Rose hips are full of vitamin C and are a great addition to jams and jellies. Just three of them contain as much antiscorbutic as an orange. Currant berries high in vitamin C, can be eaten raw, cooked dried and preserved as jellies and jams. With high concentraions of flavonoids and tannins in the leaves and roots, the early Europeans relied on blackberry for similar ailments as did the indigenous people.
Mountain Laurel: Commonly known as bog laurel this shrub is a perennial evergreen. The flowers are bee-pollinated. Touch one of the bent filaments with a pine needle, and the anther snaps out of the pouch, releasing the pollen. As medicine, many indigenous tribes made a decoction of the leaves as a topical wash for open sores and wounds. This particular plant specimen was found growing over 12,000 feet at Gem Lake in the high Sierra.
SICKLE FERN: The Sickle Fern Pellaea falcata is a drought tolerant and hardy plant native to India and Australia. Pellaea falcata can survive twenty to twenty- five degree winters and go ten to twenty days without water. The name comes from the curved or sickle shaped falcate leaflets. Ornamental Features: Sickle Fern’s glossy ferny pinnately compound leaves remain green in color throughout the year.
STICKY MONKEY FLOWER: Mimulus aurantiacus The Miwok and Pomo Native Americans used mimulus flowers and roots to treat a number of ailments. However, the plant was particularly useful for its antiseptic qualities as it expedited the healing of minor scrapes and burns. Today, sticky monkey flower is sold as a medicinal remedy. There are well over one hundred species of mimulus world wide, sixty of which are native to California. According to several sources, edible plant parts are found in various species.
BLACK SAGE – Salvia mellifera Lamiaceae (or mint family) is a fragrant three to six foot high perennial shrub. Black Sage is very common of dry slopes and benches to 2000’ in coastal and open chaparral habitats on the coast of central and southern California. It forms dense thickets and blooms from April to July. Nectar-gathering bees utilize this plant in the production of honey.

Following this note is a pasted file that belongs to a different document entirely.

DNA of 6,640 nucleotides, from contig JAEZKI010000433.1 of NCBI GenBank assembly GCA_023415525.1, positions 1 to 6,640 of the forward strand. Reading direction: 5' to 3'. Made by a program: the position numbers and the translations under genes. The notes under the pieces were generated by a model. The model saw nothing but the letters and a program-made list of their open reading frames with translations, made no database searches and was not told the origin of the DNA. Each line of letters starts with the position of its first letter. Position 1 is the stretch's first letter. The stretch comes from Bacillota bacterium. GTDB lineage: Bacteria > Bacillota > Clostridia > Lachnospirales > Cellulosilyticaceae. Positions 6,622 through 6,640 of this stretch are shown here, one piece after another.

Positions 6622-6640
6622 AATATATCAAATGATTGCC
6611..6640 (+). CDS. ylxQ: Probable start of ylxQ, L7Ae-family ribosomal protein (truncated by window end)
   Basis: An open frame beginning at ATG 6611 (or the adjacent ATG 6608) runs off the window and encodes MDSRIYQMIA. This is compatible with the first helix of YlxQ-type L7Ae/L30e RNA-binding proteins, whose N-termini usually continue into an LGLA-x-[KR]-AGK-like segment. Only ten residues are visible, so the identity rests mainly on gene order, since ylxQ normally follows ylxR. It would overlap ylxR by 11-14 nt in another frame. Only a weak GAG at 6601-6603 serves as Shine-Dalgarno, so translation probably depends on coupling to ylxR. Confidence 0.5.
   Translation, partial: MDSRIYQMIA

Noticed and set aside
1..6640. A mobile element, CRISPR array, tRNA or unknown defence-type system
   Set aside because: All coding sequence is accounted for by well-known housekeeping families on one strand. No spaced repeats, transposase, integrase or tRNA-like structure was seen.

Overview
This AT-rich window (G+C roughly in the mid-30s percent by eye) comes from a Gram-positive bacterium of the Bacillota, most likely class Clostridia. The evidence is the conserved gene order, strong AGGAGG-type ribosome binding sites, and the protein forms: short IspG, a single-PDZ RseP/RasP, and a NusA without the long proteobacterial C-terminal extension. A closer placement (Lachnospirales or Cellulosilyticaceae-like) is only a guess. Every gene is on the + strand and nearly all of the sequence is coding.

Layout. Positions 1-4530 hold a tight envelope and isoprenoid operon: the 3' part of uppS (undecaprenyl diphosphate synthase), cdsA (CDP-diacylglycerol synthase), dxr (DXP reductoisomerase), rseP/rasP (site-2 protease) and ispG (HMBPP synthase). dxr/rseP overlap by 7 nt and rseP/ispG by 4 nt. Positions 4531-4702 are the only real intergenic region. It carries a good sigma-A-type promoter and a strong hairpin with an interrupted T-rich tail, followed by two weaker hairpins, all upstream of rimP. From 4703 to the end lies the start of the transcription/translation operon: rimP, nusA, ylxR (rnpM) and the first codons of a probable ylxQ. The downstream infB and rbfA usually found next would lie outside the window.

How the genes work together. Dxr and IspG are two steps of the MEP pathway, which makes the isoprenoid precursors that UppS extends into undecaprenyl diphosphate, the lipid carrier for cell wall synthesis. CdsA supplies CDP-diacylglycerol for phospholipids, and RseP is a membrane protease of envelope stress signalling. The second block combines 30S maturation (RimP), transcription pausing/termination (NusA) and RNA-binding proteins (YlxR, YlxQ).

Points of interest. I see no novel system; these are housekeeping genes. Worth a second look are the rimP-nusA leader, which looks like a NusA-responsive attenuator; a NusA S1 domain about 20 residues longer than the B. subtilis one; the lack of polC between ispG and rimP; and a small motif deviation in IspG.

Kelp: All varieties are edible. Ethnic people have been using seaweeds or their extracts for thousands of years. The Chinese have used seaweeds for both medicine and food since before 2000 BC (Xia and Abbott, 1987). The ribbon or giant kelp is a striking seaweed in the ocean from Alaska to California. The small lateral fronds are edible. As gathered their flavor improves with drying.
Museum quality giclée prints, hand painted tiles, and fine art note cards.
Welcome to Claudia Stevens’ on-line botanical garden. This website is a growing portfolio of west coast native and world-wide plant species. Museum quality giclée prints, hand-painted tiles and fine art note cards can be purchased directly from Claudia. Book links are also available that include Claudia’s illustrations and can be viewed from the books and editorials page.
In the art of traditional botanical painting, each flower is painted from real life plant specimens: with the purpose of documenting exotics, natives, rare, and endangered plant species, while increasing public awareness of the importance to respect and to save our biotic resources.
To purchase prints and cards, please select the images that interest you from our gallery or portfolio pages and then visit our how to purchase page. Giclée prints, hand painted tiles or fine art note cards are available year-around listed on the gallery or portfolio pages. You may purchase art directly at her Studio. Link to my Etsy Store
U.S. Mail: For upcoming shows and events, please join Claudia’s growing mailing list. To receive a postcard, send an email and include your name and postal mailing address to join the list. We take privacy and security of personal information very seriously. We will never give your information to any other third party.